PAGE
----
“Charlotte-Darlotte, let’s go to Argentina!” Mia says in a sing-song voice as she drags her friend’s hand to the staircase to take their pretend airplane seats where their jam packed strollers and random articles of clothing are strewed about. “We have to stop in Miami first,” she giggles. “Are you sure you packed the macaroni and cheese?” asks Charlotte earnestly. “Sure!” She shouts as she and Charlotte depart on their last trip via the staircase before she and her “Papi” board their actual flight across the equator. “Say goodbye through the window!”

Sunday, May 06, 2007

Whither the blogmaster?

Some of you may be wondering why there are so few posts this year. Last year, my husband wrote at least once a week, sometimes twice. In fact, sometimes, I had to beg him not to blog….”you don’t have to share every detail of our lives on-line…”

So, que pasa este ano?

It seems that our blogmaster has gone back to more than part-time work outside the home… While he still does some consulting, and he’s still Super Dad, he’s also resumed a modified version of his former life in the states.

In January he was asked to return to Earth Force, and serve as President there. This presented a tough choice for us; we had decided we really wanted to stay in Argentina for at least another year. So, Vince and the Earth Force board arrived at a shared leadership arrangement -- he serves as president and is responsible for raising money and working with the Earth Force team to set direction -- while one of his colleagues, Lisa Bardwell who has led the Denver Earth Force office for many years, serves as CEO and oversees the day-to-day operations.

Thus far the arrangement is working well. It does mean, however, that Vince spends a lot more time in the states than he used to, and these days, he’s much more likely to be working late at night than he is to be practicing his Spanish -- or blogging.

So, alas, it seems that I will need to take up the blogging mantle. In homage to Vince:
* I promise I will try to be funny (my friends always comment that they can tell when I have written something, by the “serious nature” of the post -- read BORING)
* I will write one silly blog/month, just because
* I will make sure to include lots of pictures of Mia (first I have to learn how to insert pictures…..)

Bilingual and Worried

Amelia is bilingual. I am not. It is not that I haven’t tried to learn Spanish (though I could certainly try harder) and it isn’t that I don’t speak some Spanish (I can order meat at the local butcher), buy my Spanish pales in comparison to Amelia’s.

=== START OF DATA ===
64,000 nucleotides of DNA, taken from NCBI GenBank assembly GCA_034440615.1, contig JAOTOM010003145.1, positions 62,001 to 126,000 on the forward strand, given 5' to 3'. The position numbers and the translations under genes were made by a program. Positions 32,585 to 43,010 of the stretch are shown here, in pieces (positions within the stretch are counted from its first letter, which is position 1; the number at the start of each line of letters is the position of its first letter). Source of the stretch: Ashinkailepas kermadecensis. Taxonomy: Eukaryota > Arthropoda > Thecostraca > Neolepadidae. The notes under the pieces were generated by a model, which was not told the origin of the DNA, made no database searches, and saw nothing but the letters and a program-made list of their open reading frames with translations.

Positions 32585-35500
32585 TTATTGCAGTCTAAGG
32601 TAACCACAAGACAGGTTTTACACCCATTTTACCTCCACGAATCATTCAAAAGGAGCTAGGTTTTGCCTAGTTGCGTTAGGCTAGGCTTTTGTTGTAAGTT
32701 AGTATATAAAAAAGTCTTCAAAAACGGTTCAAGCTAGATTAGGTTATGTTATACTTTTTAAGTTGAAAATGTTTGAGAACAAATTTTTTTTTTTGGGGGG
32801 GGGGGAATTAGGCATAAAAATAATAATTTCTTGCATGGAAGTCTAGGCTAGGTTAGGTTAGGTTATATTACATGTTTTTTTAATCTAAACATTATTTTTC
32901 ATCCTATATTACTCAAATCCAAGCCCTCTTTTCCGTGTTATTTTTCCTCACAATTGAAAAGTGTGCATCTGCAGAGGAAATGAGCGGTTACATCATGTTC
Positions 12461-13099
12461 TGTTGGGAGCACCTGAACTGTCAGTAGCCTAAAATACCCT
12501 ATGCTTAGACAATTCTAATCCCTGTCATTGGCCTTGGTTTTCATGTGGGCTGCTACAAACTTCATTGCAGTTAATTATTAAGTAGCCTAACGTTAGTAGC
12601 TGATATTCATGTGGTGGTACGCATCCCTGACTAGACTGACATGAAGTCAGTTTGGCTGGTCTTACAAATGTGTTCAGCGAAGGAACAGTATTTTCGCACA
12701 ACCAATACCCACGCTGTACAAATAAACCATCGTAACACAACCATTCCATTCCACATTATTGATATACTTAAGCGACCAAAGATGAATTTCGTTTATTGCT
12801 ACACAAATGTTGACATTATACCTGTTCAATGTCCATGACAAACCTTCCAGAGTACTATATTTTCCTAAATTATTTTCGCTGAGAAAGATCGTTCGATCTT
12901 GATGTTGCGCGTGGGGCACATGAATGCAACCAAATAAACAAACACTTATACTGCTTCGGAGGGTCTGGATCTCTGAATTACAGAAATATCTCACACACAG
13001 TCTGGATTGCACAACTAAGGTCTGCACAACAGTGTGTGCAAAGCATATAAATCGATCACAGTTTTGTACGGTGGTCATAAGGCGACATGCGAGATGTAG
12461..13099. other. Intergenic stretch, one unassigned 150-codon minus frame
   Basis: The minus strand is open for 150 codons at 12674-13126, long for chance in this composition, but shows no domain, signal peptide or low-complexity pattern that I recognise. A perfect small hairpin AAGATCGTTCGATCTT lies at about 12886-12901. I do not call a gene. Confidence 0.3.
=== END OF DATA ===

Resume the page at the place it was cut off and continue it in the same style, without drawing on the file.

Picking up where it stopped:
On the whole I am incredibly excited by Amelia’s fluency in Spanish (or Castellano as she corrects me). But, having a child who speaks a language that you don’t can be an interesting experience. A case in point:

A few months ago Amelia went with me to my Spanish lesson (which I no longer take – another story). She was playing in the area, making fun of my accent and correcting my grammar, and generally hanging out with some of our friends. Suddenly, I could hear Amelia yelling at a friend of ours (Florencia – one of 50 friends named Florencia). Typically Amelia doesn’t yell much. She laughs really loudly and screams in delight when she can trick you in some way, but she is not much of a yeller. Anyway she was yelling. I could here her say two things to Florencia:


Te mato!!

The downside to having a child who speaks a language you don’t is that they say things you think might be cute, but they aren’t. I had no idea what she had just said. Since I was in the middle of a Spanish lesson, I asked my instructor.

Her response was, “I was wondering if you understood that”. I think that might have been a personal dig – what did she expect after only 12 months of Spanish lessons! Sadly, the answer was no. I admit it. My five-year-old kid can speak a language I cannot. But, I can order wine at a restaurant and she can’t! Well, she could (and better than I can), but they wouldn’t give it to her. There are limits to what a five year old can do!

Anyway, I called Amelia over - “Mia, we don’t talk to people like that.”

Mia - “Como”

Me – “You know what you said and I don’t want you talking like that. Apologize to Florencia.”

Mia – “No hice cualquier cosa mal.”

Me – “You know what you said. Now, apologize.”

Mia – “Era un chiste.”

Me – “It wasn’t funny. We don’t talk to people like that. Say you are sorry.”

Mia – “No”

Me – “Yes”

If you want to get a sense of the full extant of the conversation you can re-read that section several times.

After several minutes Amelia saw the error of her ways (or realized I am entirely too stubborn to make it worth the time) and apologized. We had round of besos and abrazos all around and play could resume.

I learned an important lesson. I need to study all of the Spanish words that could be used to insult people – and quickly!

Today, I realized Amelia is picking up some Italian. She has been playing with some kids whose parents are from Turin – their kids speak Italian to each other almost exclusively.

I guess that means I need to start to learn Italian insults.